Chancellor Philip Hammond has told MPs he will not reconsider business rates reform imminently, but will examine changing how digital firms are taxed.
In a letter to MPs, Hammond said that the business rates review which was conducted in 2016 was sufficient for the time being and that the issue would not be readdressed now, according to The Daily Mail.
In the letter to the Treasury Select Committee examining business rates, chaired by MP Nicky Morgan, Hammond said: “Respondents agreed that property-based taxes were easy to collect, difficult to avoid, relatively stable compared to other taxes and had a clear link with local authority spending.”
However, he did say that a review of how digital firms were taxed was under way and he would consider reform in this area as a result.
“It is right that we make further progress on this issue before considering the implications for the wider tax system, including business taxes, so that all businesses make a fair contribution to the public finances,” he said.
The committee has called on the Government to “urgently investigate” shortening the time between rate reviews.
Hammond’s response comes amid growing pressure to overhaul business rates.
The BRC called for a two-year freeze on rates rises earlier this week and the New West End Company has called for a revenue-based tax on online retailers to redress the balance between them and bricks-and-mortar retailers, which pay £8bn in business rates per year.
In a report commissioned to examine alternatives to business rates, New West End Company said a 1% tax on online businesses could raise more than £5bn and help to ease the burden on bricks and mortar-based retailers.
New West End said that last year Marks & Spencer paid £184m in business rates, on revenues of £9.6m. In contrast, New West End claimed that Amazon paid just £14m despite raking in UK revenues of £7.3bn.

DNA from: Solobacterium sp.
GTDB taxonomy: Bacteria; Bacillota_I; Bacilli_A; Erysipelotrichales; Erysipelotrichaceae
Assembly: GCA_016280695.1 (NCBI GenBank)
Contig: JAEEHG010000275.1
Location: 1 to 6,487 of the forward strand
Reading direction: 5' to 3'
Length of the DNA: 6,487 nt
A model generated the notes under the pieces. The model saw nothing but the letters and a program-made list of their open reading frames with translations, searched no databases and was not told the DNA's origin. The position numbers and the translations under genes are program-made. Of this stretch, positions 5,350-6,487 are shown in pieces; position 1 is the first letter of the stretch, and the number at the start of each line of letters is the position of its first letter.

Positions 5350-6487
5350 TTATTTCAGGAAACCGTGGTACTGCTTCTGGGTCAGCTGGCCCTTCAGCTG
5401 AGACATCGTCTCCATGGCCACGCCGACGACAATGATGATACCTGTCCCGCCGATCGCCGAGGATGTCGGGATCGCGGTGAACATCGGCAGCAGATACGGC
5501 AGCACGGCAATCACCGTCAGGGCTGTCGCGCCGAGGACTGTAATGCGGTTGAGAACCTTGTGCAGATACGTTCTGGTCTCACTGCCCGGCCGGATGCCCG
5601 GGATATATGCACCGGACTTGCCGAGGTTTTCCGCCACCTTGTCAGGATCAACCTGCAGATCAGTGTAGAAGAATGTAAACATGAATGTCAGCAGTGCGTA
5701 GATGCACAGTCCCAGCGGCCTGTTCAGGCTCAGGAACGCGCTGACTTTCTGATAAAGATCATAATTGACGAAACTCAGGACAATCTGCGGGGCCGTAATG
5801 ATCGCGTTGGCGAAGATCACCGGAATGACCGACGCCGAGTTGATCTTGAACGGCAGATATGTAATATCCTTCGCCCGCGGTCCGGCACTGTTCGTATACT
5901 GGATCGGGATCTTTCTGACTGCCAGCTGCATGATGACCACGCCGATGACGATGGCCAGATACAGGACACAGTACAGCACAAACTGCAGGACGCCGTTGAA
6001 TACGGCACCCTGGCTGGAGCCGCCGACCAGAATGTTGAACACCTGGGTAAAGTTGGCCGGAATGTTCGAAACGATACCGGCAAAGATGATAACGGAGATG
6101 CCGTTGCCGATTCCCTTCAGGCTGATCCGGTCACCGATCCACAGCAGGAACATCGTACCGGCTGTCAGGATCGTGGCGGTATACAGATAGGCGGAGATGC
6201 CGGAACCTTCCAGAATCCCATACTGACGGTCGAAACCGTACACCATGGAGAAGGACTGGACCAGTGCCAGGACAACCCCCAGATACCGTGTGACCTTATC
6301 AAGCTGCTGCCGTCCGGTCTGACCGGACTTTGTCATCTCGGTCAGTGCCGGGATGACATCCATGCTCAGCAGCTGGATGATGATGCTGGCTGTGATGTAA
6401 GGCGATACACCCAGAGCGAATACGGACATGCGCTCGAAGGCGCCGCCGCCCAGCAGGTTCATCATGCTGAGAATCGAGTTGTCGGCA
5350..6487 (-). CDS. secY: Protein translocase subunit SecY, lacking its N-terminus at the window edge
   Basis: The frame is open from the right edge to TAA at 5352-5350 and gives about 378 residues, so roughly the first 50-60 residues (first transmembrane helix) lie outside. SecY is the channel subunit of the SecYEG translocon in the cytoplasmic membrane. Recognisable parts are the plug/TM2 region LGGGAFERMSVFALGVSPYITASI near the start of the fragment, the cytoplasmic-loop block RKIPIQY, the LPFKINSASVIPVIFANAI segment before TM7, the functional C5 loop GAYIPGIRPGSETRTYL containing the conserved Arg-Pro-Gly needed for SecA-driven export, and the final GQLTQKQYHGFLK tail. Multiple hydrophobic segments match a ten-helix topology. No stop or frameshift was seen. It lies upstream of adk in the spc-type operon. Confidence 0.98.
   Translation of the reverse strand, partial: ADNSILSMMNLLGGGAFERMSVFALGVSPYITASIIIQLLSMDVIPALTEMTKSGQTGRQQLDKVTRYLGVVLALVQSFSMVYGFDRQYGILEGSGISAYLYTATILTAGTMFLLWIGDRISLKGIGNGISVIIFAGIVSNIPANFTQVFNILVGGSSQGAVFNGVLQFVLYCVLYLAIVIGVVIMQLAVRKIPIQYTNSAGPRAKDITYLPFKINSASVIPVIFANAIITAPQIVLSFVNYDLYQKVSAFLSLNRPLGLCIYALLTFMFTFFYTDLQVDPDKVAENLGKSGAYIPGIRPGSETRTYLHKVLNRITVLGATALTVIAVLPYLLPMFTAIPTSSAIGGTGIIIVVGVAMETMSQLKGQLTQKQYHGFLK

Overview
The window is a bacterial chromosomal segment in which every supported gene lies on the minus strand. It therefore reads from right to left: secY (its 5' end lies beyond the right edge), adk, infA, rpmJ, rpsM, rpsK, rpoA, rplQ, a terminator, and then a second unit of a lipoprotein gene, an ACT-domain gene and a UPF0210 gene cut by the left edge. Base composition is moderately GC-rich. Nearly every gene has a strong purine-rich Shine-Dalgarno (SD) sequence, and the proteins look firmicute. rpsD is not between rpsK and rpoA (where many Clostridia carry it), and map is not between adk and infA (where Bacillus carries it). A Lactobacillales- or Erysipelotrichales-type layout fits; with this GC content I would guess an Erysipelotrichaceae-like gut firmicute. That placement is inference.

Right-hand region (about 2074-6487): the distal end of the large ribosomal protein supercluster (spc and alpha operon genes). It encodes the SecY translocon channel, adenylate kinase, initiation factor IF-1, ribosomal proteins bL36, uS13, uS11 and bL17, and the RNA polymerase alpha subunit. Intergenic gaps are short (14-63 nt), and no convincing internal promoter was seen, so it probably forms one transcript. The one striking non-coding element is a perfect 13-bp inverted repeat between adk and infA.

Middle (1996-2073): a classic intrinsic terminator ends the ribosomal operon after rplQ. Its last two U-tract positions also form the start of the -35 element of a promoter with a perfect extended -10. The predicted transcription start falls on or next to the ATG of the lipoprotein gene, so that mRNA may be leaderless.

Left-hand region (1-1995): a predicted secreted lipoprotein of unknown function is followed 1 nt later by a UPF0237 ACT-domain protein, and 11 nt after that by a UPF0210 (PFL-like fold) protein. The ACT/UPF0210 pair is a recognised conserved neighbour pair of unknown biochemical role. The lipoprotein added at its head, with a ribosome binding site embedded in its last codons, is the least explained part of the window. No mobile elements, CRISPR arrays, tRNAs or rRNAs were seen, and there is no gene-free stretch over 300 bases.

Had the etail titan paid the same proportion of its sales in tax as M&S did, it would have contributed £140m to government coffers.
New West End Company said that in the coming weeks it would “urge the Chancellor to even the playing field for high street businesses” and called on him to introduce reforms as part of his Autumn Budget.
Sir Peter Rogers, chairman of New West End Company, said: “Business rates are currently the biggest tax that high street retailers pay, accounting for nearly half of retailers’ tax bill. The current structure of business rates, whereby they are linked to the value of occupied property, not economic performance, provides online retailers with an unfair advantage and a 90% rate discount in an already struggling bricks and mortar retail environment.
“London’s West End is a major contributor to the UK economy with retailers generating over £9bn in sales a year and employing over 80,000 people. If we do not act now we damage the ability of those business to survive and continue to drive our economy.”